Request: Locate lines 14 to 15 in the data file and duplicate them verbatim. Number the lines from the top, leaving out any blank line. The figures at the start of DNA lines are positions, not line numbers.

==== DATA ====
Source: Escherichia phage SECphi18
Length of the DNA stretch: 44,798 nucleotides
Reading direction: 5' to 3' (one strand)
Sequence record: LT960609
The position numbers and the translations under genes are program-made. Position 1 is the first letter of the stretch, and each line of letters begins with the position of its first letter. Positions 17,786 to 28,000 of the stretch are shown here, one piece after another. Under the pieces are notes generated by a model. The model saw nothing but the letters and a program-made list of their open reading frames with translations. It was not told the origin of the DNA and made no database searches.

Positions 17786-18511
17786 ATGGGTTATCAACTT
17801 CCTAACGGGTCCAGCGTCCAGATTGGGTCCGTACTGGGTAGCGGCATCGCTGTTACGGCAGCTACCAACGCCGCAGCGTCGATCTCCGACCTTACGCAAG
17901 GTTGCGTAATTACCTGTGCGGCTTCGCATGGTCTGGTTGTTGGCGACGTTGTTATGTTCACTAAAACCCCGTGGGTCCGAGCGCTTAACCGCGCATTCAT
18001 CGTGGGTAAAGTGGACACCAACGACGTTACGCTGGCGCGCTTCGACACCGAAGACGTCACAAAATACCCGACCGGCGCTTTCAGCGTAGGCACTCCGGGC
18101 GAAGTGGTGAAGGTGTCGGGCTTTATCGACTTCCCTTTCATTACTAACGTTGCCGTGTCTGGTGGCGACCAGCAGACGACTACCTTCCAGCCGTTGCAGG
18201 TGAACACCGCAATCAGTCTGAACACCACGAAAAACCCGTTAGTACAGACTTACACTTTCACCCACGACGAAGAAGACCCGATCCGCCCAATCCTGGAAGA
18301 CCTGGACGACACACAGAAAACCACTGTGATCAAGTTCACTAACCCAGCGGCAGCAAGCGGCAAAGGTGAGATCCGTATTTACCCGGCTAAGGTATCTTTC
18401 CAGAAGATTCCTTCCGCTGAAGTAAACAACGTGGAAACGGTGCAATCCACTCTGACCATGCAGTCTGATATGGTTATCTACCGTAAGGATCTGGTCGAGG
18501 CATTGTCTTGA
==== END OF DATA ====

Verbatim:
18401 CAGAAGATTCCTTCCGCTGAAGTAAACAACGTGGAAACGGTGCAATCCACTCTGACCATGCAGTCTGATATGGTTATCTACCGTAAGGATCTGGTCGAGG
18501 CATTGTCTTGA